“Now wait,” you say. “What about that other Christian message? The one taught in many churches that says our actions and decisions here on earth very much determine what happens with us for eternity? If we claim Jesus as Lord, God gives us a ‘Get out of hell free’ card. The one that says if we don’t believe in Jesus or act in a certain way to please his God, then we take the ‘Down’ elevator after death.”
This may be the message of many churches today, but it is not the Christian message. At least it is not the message of the earliest Christians. For these Christians, there was another Tree they looked to in the story of God and us. A Tree that had been cut down, fashioned into a Roman instrument of death … and stood near an Empty Tomb. The presence of this Tree, and this Tomb, revealed the true story about God and us.
2.The Tree of Love
In the account of Christ’s resurrection in the Gospel of John, the first person to see Jesus is Mary Magdalene, who confuses him for a gardener! Many people wonder why such a close friend and disciple of Jesus would not recognize Jesus immediately. Is Jesus, or the Gospel writer, sending a message of some sort? If so, one might expect Jesus to appear as a king, or a priest, or a mighty spiritual warrior – not a gardener.
Why a gardener? Well, a gardener needs a garden and we’ve just been talking about the most famous garden in the Bible: The Garden of Eden. We’ve also been talking about a famous gardener: Adam, who was placed in the garden “to till and keep it.” (Genesis 2:15) Could this curiosity of Christ appearing as a gardener to Mary Magdalene be revealing more than it seems? Namely, is there a connection being made here between Adam and Jesus? The apostle Paul certainly thought so. So did the early Church.
Writes Paul, “For if the many died through the one man’s trespass, much more surely have the grace of God and the free gift in the grace of one man, Jesus Christ, abounded for the many … just as one man’s trespass led to condemnation for all, so one man’s act of righteousness leads to justification and life for all. For just as by the one man’s disobedience the many were made sinners, so by the one man’s obedience the many will be made righteous.” (Romans 5:15, 18-19)
Many people don’t realize that the earliest Christians believed the resurrection signaled that salvation has come to all of humanity, not just certain humans. Yet here, Paul clearly spells it out. The First Adam created the condition in which sin led to death. Remember: death is God’s protection mechanism that ensures that we don’t live for eternity in a state of sin. But the risen Christ is the Second Adam. Easter reveals that, when we die in our sin, we don’t stay dead. We live!
Only, before we get too excited about living forever, we must remember that living forever is only a good thing if there is no more sin – that is, if we’re all transformed into people who are, in essence, Christ-like.
This is exactly what Paul believes will happen to us. Were you paying attention to our reading from Paul’s first letter to the Corinthians?
“Listen, I will tell you a mystery! We will not all die, but we will all be changed, in a moment, in the twinkling of an eye, at the last trumpet. For the trumpet will sound, and the dead will be raised imperishable, and we will be changed.” (1 Corinthians 15:51-52)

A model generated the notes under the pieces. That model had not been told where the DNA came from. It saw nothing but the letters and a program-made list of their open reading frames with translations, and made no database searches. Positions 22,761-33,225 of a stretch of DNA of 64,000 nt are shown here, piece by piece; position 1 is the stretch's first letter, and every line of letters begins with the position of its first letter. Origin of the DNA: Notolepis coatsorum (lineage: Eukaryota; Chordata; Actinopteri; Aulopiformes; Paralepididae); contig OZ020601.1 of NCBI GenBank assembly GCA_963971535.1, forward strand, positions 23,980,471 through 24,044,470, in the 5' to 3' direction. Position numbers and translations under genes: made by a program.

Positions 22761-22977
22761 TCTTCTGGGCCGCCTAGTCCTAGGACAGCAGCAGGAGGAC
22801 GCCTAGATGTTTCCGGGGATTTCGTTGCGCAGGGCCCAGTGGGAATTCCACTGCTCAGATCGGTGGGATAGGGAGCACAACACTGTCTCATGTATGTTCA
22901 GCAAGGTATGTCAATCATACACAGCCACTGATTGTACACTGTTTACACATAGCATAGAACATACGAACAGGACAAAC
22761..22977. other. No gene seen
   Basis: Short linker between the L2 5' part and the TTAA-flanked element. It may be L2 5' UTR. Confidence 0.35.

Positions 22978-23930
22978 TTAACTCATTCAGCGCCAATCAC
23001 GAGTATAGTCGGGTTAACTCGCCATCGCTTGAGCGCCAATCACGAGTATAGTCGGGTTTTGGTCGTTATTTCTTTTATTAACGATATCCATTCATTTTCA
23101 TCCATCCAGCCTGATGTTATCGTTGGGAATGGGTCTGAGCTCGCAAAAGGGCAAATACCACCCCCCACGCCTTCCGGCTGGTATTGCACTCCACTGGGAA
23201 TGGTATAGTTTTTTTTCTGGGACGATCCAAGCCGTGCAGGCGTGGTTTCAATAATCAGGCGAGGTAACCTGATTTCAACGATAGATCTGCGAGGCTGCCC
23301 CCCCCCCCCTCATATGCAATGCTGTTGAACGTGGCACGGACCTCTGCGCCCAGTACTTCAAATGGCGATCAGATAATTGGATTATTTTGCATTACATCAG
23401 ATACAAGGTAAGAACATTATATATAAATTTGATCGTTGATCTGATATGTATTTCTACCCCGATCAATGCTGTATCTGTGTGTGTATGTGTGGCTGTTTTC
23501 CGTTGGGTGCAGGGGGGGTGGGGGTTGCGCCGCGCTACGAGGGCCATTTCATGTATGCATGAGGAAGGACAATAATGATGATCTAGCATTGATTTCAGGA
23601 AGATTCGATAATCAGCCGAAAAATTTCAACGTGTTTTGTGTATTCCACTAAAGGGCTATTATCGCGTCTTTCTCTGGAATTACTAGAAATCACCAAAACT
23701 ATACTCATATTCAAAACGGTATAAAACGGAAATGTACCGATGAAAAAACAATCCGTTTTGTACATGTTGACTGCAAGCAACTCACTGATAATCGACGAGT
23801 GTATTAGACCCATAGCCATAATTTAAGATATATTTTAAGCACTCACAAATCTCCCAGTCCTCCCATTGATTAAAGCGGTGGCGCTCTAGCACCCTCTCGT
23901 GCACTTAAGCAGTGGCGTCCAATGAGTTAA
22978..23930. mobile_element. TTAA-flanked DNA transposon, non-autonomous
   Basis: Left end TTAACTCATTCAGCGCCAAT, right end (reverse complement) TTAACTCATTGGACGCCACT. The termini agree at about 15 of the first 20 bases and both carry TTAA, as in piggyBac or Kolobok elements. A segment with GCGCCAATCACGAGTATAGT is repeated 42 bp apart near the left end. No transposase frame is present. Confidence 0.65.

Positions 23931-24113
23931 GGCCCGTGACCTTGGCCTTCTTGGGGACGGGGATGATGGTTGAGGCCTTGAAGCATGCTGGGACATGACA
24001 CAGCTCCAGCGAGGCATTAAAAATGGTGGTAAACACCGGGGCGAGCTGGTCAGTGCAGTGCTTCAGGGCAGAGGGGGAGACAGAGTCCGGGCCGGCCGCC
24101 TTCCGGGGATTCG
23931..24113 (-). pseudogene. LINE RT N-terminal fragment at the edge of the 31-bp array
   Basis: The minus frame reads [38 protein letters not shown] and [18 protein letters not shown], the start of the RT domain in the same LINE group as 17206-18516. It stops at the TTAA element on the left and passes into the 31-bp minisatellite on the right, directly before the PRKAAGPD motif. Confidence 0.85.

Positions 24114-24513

What part of “all” do these fire-and-brimstone-preaching Christians not understand? Just as Adam does not just stand for one man but stands for all of humanity in our past and present condition, so Christ, as Second Adam, stands for all of humanity – only he stands for humanity in our future condition. In other words, the Resurrected Christ shows us where we are all headed. Eventually we will not simply have faith IN Christ, but have the faith OF Christ. Literally, we will all be Christ-like.
This destiny is imagined quite vividly in the Book of Revelation where the New Jerusalem comes down from heaven and all of God’s people now live in it. At the center of this great city, straddling the River of Life is the Tree of Life – the very tree people were forbidden to eat from in the Garden of Eden. Only now, people are feely eating of its fruit and even its leaves. In other words, every single person who dwells in the New Jerusalem has been transformed into a New Creation. The only people not there are those who refuse the transformation – and even then, God isn’t punishing them by keeping them outside, but protecting them from turning their eternity into a living hell. Eventually, they’ll get there too, but John says it will take a second death for them. Either way, we all make it there in the end.
This is the meaning of Easter. Being raised from the dead, Jesus, the Son of Man, has made the transformation ahead of us, becoming the Christ, the Son of God and Second Adam.
One final note here. So far, aside from a brief mention of Mary Magdalene and Eve, our focus has been almost entirely on males: Adam and Jesus, the Son of Man and the Son of God. What about the females?
If Jesus is the Second Adam, might there be a Second Eve?
Hold a mirror up to yourself. You’ll be looking at who the Bible believes is destined to become the Second Eve. It is you. It is me. It is all of us together. God’s Grace has changed our destiny from eternal separation from God to eternal union with God. Why do you think Jesus is always talking about wedding feasts, and telling parables about bridegrooms and bridesmaids? And why do you think Revelation talks about a wedding between the New Jerusalem and the Lamb of God? It’s just a change of metaphor. Revelation is still talking about Christ and us. Married. For eternity.
Easter Sunday, therefore, is not only a celebration of Christ’s resurrection, but the celebration of a marriage proposal between the Son of God (Christ, the Second Adam) and the Daughter of God (humanity transformed into the Second Eve). Perhaps instead of Easter eggs we should be eating wedding cake!